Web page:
Have you ever wondered how oysters got their reputation as an aphrodisiac?
Frankly, when you look at this slimy mollusc it is hard to imagine them getting anyone in the mood; yet when we want to light the flame of romance, oysters usually spring to mind.
Blame it on Italian adventurer Giacomo Casanova, who claimed to eat 50 oysters every day for breakfast and swore they were the reason for his boundless energy and luck with the ladies!
It was a bold person who ate the first oyster, as we all know they are not the most appetising food to look it; however, they are capable of growing one of the world’s most prized jewels – the pearl.
When any small irritant such as a grain of sand gets inside an oyster shell, it is covered with nacre – a mother-of-pearl substance that coats the lining of the shell. Over several years as more layers are added, a pearl forms.
Today, most pearls are cultured, or created in farmed oysters; while they look just like natural pearls, they are considered less valuable.
Oysters can actually change gender back and forth and are better water filters than anything you can buy; in fact, every day one oyster filters enough water to fill 36 Olympic-sized swimming pools. Drawing water over its gills using tiny hairs, plankton and particles are trapped and transported to the oyster’s mouth, removing excess sediment, nutrients and algae from the water.
Raw, grilled, fried, wrapped in bacon, in a soup, or casserole – oysters can be eaten any way you like, all you need is the right knife.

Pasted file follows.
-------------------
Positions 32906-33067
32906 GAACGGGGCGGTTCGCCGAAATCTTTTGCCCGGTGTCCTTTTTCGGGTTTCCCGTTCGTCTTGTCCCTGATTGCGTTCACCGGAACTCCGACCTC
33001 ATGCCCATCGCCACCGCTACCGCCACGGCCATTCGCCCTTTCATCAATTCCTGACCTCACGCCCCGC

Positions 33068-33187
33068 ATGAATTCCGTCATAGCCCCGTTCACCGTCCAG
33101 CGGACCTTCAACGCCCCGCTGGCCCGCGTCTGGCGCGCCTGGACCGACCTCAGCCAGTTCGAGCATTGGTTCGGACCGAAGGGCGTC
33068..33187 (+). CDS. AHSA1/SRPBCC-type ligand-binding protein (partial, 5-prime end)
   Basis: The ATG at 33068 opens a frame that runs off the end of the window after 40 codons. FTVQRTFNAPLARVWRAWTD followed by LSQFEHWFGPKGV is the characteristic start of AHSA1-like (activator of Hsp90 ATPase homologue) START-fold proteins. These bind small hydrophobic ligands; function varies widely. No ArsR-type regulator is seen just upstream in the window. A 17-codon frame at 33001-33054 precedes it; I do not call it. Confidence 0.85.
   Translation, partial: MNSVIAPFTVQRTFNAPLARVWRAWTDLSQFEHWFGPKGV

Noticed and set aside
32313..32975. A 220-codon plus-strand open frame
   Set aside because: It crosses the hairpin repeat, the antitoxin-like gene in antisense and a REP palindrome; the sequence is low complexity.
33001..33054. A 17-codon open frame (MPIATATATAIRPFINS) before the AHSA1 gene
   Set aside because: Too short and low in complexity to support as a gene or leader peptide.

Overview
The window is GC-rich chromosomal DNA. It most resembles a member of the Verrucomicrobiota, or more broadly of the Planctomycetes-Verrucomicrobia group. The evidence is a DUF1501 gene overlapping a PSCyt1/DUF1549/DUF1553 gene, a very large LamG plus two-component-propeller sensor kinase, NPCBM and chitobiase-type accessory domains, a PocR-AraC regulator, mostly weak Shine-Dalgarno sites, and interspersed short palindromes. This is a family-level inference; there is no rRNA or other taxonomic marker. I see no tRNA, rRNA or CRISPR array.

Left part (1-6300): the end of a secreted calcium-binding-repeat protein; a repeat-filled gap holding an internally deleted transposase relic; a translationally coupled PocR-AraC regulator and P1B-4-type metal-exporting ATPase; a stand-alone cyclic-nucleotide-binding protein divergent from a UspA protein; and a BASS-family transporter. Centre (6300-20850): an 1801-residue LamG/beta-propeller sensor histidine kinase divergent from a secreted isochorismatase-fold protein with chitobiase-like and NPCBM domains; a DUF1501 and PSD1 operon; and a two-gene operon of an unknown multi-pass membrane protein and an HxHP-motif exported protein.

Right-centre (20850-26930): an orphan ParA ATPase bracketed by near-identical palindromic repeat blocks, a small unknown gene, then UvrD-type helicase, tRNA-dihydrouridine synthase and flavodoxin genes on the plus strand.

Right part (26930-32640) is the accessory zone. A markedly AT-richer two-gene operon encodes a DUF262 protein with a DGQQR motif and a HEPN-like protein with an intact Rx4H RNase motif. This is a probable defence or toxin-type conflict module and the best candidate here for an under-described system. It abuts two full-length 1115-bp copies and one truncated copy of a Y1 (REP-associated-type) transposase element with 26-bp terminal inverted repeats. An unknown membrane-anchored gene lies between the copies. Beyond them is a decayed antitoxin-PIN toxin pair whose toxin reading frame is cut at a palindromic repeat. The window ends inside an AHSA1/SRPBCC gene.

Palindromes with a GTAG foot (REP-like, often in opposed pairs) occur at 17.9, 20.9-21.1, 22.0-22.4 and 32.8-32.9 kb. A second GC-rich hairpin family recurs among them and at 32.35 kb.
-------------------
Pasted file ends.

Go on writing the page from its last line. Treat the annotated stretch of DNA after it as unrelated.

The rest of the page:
To help celebrate World Oyster Day, here’s four of our favourite recipes to slurp and enjoy:
From ‘lake to plate’ Wheelers Seafood Restaurant in Merimbula, comes this recipe for oysters natural with Prosecco foam and salmon caviar – the ultimate starter to a romantic meal with your special someone.
The foam is made from egg whites, lime juice, sugar and Prosecco, then placed into a siphon gun and applied directly to the natural oyster. The addition of salmon roe pearls and dill as a garnish, makes this dish as pretty on the plate as in your mouth.
Oysters with grapefruit and maraschino dressing are also served natural and chilled, with a dipping sauce made from ruby grapefruit, balsamic vinegar and cherries. The fresh and tangy grapefruit juice is the perfect complement to a creamy and salty Tasmanian, or South Australian oyster.
Another great way to bring out the saltiness of the ocean is this Asian dish of oysters with Vietnamese dressing – the vibrancy of fresh and pickled ginger, chilli, soy and fish sauce, lime and dashi dances on the tongue, as you slurp back one of these bad boys.
Arrange the oysters on a bed of salt or ice, spoon over about half a teaspoon of dressing on each and top with crispy fried shallots and coriander.
From Chef Lennox Hastie, comes this grilled offering of oysters, pickled kohlrabi, apple and sea lettuce. Known for cooking with fire, Lennox says many people are surprised when any delicate ingredient such as an oyster is grilled, but it highlights the many advantages of grilling over real wood.
"The smoky, subtle perfume of fruitwood, such as apple, marries well with the sweet, creamy brininess of Pacific oysters, which benefit from being barely cooked,” he explains.
Just remember…the world is your oyster and it’s up to you to find the pearl!
Photo credit: ©Nikki To.